Toyota has always been a pioneer in the automotive industry. In alignment with the Wiig model's tenet that "In order for information to be useful and valuable, it must be organized" (Dalkir, 2005, p. 61) Toyota popularized organizational techniques such as Just-in-time delivery (JIT) and kanban, which are inventory management systems that organize knowledge in an efficient manner. In fact, they were originally called the "Toyota Production System." These techniques have become staples of supply chain management in the automotive industry. According to Bryan (2002) "The hallmark of this approach is a willingness to change direction continually as more and more distinctive knowledge is acquired. The approach implies an expectation that major midcourse corrections will be required, not that everything will go according to plan. It calls for a willingness to shut down initiatives if it becomes clear that they are headed nowhere" (p. 18)
With such a long established reputation for being an industry pioneer, both in terms of automotive technology and management systems, it seems almost unbelievable that Toyota could be facing such a devastating setback as the recent safety issues and subsequent product recalls have presented. Could the problem be attributed to a failure of communication in which knowledge was not properly exchanged?
Explicit knowledge is clearly developed with all of its elements apparent. Such knowledge is documented and codified. Because it is distinctly stated, it is largely structured and has no disguised meaning. A good example of explicit knowledge is a development methodology that dictates an orderly approach to solving a problem and the roles and responsibilities for participants in the process. In contrast, tacit knowledge is implied or indicated but not always expressed. It is largely unstructured and is generally based on personal knowledge from personal experiences and capabilities. For example, handwritten and unsolicited comments regarding a new product are received periodically by a company's marketing department.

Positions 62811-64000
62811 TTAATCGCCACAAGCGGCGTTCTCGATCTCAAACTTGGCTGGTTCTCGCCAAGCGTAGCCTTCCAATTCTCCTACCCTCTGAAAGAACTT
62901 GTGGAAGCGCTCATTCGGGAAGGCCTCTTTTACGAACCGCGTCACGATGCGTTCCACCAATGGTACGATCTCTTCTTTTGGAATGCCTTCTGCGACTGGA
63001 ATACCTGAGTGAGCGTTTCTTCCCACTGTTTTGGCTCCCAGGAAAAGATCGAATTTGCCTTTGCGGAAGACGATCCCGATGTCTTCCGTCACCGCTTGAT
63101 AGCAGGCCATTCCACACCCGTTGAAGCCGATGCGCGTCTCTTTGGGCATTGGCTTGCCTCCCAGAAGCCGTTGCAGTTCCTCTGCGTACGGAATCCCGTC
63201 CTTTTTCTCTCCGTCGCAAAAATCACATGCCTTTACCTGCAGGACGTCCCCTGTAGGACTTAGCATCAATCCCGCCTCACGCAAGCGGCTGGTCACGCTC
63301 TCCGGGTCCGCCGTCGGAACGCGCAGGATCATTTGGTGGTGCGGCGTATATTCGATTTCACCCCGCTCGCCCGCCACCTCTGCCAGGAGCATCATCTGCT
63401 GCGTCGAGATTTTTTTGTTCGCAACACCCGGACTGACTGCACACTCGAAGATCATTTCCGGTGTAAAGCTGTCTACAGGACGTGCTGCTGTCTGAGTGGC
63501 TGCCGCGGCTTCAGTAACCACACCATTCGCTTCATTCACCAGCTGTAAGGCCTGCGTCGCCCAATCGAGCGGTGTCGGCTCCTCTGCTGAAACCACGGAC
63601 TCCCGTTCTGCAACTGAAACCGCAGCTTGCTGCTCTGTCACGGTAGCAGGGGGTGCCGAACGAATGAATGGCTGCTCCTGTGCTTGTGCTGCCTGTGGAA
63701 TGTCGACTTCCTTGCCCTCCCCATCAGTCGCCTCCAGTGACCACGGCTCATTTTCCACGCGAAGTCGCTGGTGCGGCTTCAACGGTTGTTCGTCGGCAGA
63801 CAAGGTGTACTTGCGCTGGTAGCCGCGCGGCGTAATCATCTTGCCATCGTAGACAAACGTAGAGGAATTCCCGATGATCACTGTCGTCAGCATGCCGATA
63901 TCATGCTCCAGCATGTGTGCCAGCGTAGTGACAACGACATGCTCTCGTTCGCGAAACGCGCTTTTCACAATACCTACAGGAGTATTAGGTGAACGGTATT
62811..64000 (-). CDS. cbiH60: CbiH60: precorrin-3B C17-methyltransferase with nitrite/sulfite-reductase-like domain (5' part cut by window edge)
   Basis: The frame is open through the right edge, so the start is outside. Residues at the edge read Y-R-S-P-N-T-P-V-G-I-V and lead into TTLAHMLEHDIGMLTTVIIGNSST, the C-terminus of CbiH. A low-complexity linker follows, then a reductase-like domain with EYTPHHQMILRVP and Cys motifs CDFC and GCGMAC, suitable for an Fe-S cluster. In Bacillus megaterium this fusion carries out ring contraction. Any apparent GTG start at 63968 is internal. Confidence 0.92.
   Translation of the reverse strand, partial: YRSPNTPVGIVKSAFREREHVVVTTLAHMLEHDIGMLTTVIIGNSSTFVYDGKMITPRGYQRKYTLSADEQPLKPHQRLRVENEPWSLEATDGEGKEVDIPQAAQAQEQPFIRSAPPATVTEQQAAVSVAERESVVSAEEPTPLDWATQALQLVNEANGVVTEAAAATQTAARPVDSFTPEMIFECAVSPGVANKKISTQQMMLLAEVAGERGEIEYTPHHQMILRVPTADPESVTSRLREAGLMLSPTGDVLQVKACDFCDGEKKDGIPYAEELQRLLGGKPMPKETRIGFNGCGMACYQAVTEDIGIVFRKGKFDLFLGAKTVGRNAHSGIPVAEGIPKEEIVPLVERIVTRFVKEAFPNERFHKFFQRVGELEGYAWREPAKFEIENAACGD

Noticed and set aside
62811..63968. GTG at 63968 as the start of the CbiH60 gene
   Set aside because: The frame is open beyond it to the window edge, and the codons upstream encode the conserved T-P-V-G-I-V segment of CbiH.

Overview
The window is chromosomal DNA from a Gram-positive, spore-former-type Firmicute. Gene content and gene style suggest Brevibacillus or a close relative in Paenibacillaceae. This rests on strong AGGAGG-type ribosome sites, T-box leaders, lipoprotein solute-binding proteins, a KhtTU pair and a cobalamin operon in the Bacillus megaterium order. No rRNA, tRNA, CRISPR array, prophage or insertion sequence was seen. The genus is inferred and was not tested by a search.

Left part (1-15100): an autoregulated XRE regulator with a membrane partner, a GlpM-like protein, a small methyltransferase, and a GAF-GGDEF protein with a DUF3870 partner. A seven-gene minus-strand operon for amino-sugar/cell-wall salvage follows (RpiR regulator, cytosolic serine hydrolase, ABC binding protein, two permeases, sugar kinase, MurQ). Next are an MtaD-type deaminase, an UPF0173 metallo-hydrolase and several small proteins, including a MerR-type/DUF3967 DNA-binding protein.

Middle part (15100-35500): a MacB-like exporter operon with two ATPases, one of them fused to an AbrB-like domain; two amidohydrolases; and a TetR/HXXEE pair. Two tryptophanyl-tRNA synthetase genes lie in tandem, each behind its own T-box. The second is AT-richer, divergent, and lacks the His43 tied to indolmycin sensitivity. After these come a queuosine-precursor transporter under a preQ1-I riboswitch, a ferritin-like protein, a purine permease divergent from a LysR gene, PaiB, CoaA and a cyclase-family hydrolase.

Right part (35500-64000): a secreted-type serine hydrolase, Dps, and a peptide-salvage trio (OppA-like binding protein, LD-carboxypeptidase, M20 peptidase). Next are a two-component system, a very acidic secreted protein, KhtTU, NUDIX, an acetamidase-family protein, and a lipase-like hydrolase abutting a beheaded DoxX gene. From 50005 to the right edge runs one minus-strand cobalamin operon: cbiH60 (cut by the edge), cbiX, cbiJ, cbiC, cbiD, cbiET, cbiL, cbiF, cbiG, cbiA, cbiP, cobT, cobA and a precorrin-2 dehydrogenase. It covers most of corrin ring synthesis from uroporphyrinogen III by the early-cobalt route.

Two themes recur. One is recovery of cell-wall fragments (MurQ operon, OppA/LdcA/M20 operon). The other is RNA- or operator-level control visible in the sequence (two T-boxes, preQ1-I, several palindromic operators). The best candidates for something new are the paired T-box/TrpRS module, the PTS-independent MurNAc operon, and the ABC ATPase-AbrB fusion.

The Nonaka and Takeuchi spiral model is a model for the creation of knowledge, which is based on a process of conversions between tacit and explicit knowledge. it, involves the following four stages: 1) socialization (from tacit knowledge to tacit knowledge); (2) externalization (from tacit knowledge to explicit knowledge); (3) combination (from explicit knowledge to explicit knowledge); and (4) internalization (from explicit knowledge to tacit knowledge).
This model could turn out to be a very useful device for Toyota to think about its future directions and what its new organizational strategies will consist of. The company cannot allow itself to fall into the trap of what Dalkir refers to as the "garbage can model." The garbage can model deters the decision-making and knowledge exchange process by allowing too many ingredients to be thrown into the pot. As Dalkir explains, "the theoretical breakthrough of the garbage can model is that it disconnects problems, solutions and decision makers from each other" (p. 60). For Toyota to have missed the defects in their products seems to indicate that there was definitely a disconnect within the company.